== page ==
Let's organize this differently.
1) Either you're going to sell goods (including intellectual property) or services.
2) Your clients are either to be here or there (home or abroad).
is going to be generated a) pre-cruise, 2) cruising, or c) post-cruise.
Sell Goods at Home Pre-Cruise - This is probably your current
day job; but there may be a domestic market of pre-cruisers for novel ideas you patented or copyrighted while getting your vessel ready to cruise
. If you had a novel idea and haven't yet protected it, then beware of marketing it too soon. Of course, these items will have greater value post-cruise when you can say they are field-proven.
Sell Goods Abroad Pre-Cruise - Contact all marinas
, yacht clubs, chambers of commerce, etc. along your preferred route
and asked them what they want you to bring. You'll need Letters of Credit, export licenses, etc., not to mention competitive pricing on useful equipment
small enough to carry on your yacht (think diamonds). Note that it may be preferable to arrange shipping
separately so that you don't have to carry goods the whole trip, but that turns this idea into simply another import/export business. As far as that goes, while you are talking the marinas
, yacht clubs, chambers of commerce, ask them what you can sell them TODAY. Of course, if they say yes often, then it may be harder to cut the strings to go sailing.
Sell Services at Home Pre-Cruise: Again, this is probably your current
day job; but if you can find domestic companies that would pay you to introduce their goods and services along your route
- sort of a "company ambassador at-large" - then you may get "sponsorship." Your best bet would be to work with the marine equipment manufacturers/suppliers that you selected to outfit your yacht, and get the necessary training to intelligently and convincingly represent them at boat shows and other industry activities occurring within the time frame as your visit at various locales. They will probably require you to sign a contract
that severely limits your debauchery. Another service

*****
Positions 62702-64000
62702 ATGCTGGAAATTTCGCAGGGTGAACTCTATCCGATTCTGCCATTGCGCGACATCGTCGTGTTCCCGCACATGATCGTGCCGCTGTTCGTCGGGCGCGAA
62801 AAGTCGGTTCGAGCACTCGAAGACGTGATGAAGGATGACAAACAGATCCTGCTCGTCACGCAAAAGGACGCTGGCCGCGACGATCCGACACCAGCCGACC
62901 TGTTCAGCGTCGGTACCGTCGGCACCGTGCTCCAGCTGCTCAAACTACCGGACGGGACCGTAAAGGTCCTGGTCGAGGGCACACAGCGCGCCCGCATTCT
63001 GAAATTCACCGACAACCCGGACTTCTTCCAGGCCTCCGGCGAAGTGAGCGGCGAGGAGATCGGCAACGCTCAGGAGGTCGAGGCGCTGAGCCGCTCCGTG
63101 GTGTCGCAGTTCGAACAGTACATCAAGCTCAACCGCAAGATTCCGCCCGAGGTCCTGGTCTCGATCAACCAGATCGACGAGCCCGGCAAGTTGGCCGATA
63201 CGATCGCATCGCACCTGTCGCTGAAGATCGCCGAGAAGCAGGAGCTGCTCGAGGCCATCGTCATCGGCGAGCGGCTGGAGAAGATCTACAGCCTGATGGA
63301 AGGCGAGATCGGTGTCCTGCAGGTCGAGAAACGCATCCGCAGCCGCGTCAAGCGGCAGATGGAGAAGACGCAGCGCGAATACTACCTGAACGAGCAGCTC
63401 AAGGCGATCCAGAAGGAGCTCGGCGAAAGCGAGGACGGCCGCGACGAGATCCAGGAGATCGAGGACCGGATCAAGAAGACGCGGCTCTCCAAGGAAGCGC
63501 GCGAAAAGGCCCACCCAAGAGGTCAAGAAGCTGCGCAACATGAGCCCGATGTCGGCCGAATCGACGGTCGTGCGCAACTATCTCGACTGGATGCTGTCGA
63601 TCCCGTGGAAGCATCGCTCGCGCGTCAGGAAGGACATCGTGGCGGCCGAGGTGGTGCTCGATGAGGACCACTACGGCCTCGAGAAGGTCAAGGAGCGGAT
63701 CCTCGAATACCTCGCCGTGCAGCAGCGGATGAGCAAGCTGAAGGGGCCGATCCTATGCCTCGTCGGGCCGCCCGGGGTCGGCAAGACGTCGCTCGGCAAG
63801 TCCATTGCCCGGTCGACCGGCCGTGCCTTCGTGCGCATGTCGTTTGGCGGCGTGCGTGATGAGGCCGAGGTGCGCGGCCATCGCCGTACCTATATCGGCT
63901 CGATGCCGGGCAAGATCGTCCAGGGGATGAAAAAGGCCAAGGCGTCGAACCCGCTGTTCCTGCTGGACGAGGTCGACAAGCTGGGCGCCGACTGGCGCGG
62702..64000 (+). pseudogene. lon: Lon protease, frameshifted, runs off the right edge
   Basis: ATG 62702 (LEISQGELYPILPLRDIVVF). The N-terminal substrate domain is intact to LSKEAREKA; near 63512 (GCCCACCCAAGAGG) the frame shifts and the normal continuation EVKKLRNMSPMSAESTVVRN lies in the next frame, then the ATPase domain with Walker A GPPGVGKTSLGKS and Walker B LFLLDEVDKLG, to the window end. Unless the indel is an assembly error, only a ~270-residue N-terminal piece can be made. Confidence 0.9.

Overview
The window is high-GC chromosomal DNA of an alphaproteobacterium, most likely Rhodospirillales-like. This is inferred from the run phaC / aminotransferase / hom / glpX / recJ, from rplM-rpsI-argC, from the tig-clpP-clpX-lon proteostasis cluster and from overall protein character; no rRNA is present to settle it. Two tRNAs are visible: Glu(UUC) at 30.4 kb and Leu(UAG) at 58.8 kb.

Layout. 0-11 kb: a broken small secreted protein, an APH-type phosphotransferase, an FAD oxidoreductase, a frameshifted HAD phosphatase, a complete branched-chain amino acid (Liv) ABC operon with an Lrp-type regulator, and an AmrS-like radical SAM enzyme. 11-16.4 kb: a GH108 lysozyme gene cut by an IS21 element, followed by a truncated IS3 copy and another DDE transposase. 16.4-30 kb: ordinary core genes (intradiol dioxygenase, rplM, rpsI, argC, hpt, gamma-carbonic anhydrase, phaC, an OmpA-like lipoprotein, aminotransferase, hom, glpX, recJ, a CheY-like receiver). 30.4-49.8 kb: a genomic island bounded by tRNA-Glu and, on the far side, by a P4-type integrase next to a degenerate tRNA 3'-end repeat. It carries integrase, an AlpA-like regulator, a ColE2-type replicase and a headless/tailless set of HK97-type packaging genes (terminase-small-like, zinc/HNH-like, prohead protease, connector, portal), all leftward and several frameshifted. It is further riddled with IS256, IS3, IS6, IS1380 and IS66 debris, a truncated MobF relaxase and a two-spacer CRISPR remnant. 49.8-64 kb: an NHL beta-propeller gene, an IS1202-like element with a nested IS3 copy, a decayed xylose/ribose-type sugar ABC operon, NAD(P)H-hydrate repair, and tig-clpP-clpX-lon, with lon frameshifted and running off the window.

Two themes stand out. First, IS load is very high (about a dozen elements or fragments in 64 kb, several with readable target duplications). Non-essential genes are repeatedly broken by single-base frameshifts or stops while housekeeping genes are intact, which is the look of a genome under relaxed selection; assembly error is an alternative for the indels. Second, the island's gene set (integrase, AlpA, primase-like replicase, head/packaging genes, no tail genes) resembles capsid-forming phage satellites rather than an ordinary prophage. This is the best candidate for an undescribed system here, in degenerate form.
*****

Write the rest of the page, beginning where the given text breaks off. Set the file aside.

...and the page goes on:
you could pre-sell might be "Intelligence Reports" in various locales along your route - sell a select group of clients your market and trend analysis/intelligence newsletter as you travel. These would probably sell better if you already do this sort of thing.
Sell Services Abroad Pre-Cruise: Tough to do without being there.
Sell Goods at Home Cruising - Photograph and write articles to publish back home. These generally fall into the "sailing adventure" or "travel guide" niches, but could potentially find their way into the international news if related to a disaster (keep the cell camera phone
handy). Alternately, buy foreign goods and export them to the USA. This generally falls into the textiles and fetishes niche, but you might want to climb the ladder of getting a local medicinal herb FDA-approved. And if you do find a local medicinal herb, then you might consider trying to de-code its DNA and copyright
it for sale
to a pharmaco. Of course, there is always the local fisherman who wants to sell fish
to your favorite restaurant back home but who needs help with the refrigeration
part - or arranging airfreight for the chef's "just caught" menu.
Sell Goods Abroad Cruising - You can either sell inventory you brought with you (uncomfortable unless small - think diamonds), sell inventory to be delivered here from elsewhere (think company ambassador/sponsorship arranged pre-cruise as above, or a business representation agreement negotiated underway at one or more of your ports